In recent months, more bars and restaurants in San Francisco have begun offering one or two truly opulent cocktails. Some come with luxurious seafood garnishes, others are crafted with rare or top-shelf spirits and other special ingredients.
Here are four of San Francisco’s priciest Martinis—along with a handful of other high-priced libations for good measure.
At the Ferry Building location of Hog Island Oyster Co., bar manager Saul Ranella recently changed the format of the house Vesper variation from using an oyster-infused gin that is no longer produced to including foraged nori seaweed in the glass along with gin and aperitif wines. The Merroir Martini ($30) is garnished with smoked trout roe set upon a lemon rind and comes with an oyster on the side.
The just-launched drink menu from bar manager Natalie Lichtman at Pabu in the Financial District features a Pabu Martini With Caviar. The drink, which consists of dry gin, vermouth and plum bitters, comes with 4g of sturgeon caviar resting upon a flavored lotus root chip garnish. The cost? A cool $36.
It’s not the only Caviar Martini in town. At the new Venice-inspired glitzy lounge Bar Sprezzatura near the Embarcadero, a section of the drink menu is dedicated to cocktails that come with small bites on the side. Leading the section is the Cicchetti—a dirty vodka martini with olive brine and truffle oil, accompanied by a dish of burrata-stuffed Italian red peppers, prosciutto and black truffle caviar. The setup comes on a silver platter and costs $34.
Another new truffle-accented Martini can be found at Tenderheart at the Line Hotel on Market Street in the form of The Post Martini. It contains gin, white truffle, butter, dill and fortified wine. This one will only run you $16, but it doesn’t come with snacks.
At Wildhawk in the Mission District, the Deliciously Decadent Sazerac is made with a split base of Martell Cordon Bleu cognac and Wild Turkey 101 rye, plus absinthe and bitters for $25. This drink has been on the menu for a few years, but General Manager Christian “Suzu” Suzuki says it started selling better during the pandemic. The bar also offers a $30 martini called the Tré Fancy Martini that includes Procera Blue Dot Gin from Africa and Yzaguirre Reserva vermouth.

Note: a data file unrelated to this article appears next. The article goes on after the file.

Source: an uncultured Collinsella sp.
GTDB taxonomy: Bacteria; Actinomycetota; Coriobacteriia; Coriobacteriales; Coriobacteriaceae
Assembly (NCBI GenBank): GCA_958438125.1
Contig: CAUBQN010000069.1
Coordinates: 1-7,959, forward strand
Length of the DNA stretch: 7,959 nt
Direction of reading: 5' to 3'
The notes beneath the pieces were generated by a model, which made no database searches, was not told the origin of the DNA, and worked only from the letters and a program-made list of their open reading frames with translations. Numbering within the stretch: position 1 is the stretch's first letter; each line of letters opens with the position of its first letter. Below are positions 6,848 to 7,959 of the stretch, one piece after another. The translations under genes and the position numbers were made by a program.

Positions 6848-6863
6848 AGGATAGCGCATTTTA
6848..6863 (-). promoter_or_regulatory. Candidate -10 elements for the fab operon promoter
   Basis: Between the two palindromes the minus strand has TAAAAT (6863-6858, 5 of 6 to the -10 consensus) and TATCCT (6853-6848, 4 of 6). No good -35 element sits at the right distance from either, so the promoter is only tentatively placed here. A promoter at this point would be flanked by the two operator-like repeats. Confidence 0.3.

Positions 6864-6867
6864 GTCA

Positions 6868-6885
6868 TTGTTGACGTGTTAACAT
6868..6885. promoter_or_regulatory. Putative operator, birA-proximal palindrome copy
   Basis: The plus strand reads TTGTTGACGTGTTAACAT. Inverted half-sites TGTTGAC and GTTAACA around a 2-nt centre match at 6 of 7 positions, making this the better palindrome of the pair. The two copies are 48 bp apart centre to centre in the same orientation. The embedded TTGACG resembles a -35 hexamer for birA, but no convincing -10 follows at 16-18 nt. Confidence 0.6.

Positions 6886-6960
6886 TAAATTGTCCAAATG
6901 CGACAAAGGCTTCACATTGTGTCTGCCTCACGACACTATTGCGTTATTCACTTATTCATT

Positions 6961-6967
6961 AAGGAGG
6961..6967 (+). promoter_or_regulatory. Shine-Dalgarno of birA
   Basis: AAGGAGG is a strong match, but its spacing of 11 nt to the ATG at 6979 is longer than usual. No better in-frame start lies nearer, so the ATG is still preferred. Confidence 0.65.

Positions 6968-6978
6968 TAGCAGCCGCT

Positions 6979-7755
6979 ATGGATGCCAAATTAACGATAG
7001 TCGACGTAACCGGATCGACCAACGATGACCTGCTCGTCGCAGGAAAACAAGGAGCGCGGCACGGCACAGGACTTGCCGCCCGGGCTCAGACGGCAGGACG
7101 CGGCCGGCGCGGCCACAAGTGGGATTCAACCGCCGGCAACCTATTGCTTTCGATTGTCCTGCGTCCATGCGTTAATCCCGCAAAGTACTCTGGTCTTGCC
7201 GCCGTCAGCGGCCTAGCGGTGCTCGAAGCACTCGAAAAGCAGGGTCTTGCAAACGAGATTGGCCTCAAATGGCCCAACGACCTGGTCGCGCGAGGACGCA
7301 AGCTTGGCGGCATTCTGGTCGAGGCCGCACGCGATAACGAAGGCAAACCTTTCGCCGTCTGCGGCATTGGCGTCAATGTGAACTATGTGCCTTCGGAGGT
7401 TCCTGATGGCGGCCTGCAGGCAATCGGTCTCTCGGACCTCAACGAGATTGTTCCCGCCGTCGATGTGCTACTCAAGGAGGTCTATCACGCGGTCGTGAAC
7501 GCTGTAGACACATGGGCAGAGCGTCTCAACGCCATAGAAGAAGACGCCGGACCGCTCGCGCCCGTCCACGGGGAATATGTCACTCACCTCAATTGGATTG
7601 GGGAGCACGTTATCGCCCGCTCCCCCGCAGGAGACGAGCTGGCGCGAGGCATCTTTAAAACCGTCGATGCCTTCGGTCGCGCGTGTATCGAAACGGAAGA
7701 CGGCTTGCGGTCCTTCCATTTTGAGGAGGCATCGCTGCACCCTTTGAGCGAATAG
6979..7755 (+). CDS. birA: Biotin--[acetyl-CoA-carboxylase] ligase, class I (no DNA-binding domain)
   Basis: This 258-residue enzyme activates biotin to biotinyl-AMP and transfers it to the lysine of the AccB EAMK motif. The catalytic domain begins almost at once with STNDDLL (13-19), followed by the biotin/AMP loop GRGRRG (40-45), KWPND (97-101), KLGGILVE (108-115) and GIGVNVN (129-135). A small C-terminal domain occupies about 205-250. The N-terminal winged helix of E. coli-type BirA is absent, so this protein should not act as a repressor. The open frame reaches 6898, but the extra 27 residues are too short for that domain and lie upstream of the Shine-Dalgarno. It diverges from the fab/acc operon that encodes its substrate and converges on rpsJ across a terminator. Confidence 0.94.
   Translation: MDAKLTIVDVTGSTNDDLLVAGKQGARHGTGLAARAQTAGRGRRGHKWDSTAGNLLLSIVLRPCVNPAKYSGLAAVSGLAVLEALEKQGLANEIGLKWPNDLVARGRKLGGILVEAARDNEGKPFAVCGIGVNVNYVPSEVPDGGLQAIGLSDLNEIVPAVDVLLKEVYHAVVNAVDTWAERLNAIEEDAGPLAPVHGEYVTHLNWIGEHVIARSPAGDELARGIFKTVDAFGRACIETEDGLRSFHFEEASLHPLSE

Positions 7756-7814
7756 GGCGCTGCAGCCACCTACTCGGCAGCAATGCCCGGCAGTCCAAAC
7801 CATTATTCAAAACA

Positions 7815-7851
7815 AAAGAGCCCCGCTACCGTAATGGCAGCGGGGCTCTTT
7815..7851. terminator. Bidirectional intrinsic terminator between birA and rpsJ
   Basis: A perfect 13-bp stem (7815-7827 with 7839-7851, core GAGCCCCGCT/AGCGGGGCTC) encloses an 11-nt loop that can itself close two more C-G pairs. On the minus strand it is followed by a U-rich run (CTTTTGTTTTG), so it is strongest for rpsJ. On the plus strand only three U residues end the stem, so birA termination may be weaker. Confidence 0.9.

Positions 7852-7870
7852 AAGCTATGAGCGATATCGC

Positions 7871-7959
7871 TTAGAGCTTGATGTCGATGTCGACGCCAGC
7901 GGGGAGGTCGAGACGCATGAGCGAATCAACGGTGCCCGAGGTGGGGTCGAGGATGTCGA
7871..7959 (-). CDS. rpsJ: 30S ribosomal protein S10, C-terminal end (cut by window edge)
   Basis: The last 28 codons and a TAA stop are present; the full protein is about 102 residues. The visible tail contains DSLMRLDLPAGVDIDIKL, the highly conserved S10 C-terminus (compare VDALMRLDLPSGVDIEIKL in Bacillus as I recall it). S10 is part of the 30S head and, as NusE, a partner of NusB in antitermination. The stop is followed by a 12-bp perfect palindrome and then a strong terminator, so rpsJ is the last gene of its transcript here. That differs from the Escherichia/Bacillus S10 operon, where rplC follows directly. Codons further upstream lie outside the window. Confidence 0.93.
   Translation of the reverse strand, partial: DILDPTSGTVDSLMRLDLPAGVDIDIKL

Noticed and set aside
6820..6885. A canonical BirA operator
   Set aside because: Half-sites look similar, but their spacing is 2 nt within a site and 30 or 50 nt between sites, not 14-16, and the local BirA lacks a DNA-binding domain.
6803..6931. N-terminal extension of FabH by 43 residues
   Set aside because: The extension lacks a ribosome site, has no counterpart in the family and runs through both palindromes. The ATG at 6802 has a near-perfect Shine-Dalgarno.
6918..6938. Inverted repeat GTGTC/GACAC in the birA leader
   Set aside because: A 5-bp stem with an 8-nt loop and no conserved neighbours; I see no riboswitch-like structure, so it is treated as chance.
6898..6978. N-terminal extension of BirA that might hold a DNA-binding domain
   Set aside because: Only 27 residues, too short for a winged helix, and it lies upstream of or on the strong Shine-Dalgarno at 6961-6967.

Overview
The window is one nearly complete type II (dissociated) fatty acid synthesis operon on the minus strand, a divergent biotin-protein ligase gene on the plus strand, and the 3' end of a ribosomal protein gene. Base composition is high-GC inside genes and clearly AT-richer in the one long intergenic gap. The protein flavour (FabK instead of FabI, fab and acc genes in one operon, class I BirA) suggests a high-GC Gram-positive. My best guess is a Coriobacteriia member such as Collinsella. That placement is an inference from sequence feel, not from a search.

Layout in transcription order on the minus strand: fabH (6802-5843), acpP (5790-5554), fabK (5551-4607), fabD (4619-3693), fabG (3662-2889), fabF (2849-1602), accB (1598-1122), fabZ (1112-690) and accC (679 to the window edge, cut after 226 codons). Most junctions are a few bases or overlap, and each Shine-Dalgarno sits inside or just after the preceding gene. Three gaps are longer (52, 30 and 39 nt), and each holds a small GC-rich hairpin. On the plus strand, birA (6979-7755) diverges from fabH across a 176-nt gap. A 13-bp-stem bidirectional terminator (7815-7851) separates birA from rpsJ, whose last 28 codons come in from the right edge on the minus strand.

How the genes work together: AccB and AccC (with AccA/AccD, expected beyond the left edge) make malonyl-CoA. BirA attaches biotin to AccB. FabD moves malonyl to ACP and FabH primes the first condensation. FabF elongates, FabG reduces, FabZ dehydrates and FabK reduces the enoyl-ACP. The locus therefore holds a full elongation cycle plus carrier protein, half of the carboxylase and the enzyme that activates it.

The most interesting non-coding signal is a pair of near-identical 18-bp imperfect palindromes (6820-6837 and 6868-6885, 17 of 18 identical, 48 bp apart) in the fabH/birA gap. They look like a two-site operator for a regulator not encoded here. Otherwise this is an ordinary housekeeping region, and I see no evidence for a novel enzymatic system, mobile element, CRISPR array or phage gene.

In other restaurants, the value-added bonus is found inside the glass. Miller & Lux, the Tyler Florence steakhouse adjacent to the Chase Center, serves $24 Manhattans and Martinis, but the $35 Flaming Beauty is the bigger splurge here. It is a warm drink made with Hennessy VSOP cognac, Grand Marnier orange liqueur, high-proof rum, Cardamaro (cardoon and blessed thistle liqueur) and chocolate bitters. The drink is served in a snifter and lit on fire tableside.
Another high-dollar hot cocktail is found at Empress by Boon, the glam top-floor restaurant in Chinatown. There, the 1800s-era Blue Blazer ($36), a drink that is traditionally ignited and poured back and forth between metal mugs, is made with Glengoyne Cask Strength scotch whisky, honey and cinnamon.
At Estiatorio Ornos in the Financial District, the Heir of Pantheon (a $42 drink made with Mina’s private stash of W.L. Weller bourbon) from the recent Alexander the Great-inspired cocktail section might make a good sendoff to the year. Should you want to reminisce about simpler times, another menu selection of vintage spirits is the right place to look. In addition to pours of Suze or Campari from the 1970s, the restaurant also offers a seasonal drink called Autumn. The $65 cocktail contains Gordon’s gin and Cynar (artichoke liqueur) from the 1970s and framboise liqueur from the 1960s in a drink inspired by the Negroni.
Questions, comments or concerns about this article may be sent to firstname.lastname@example.org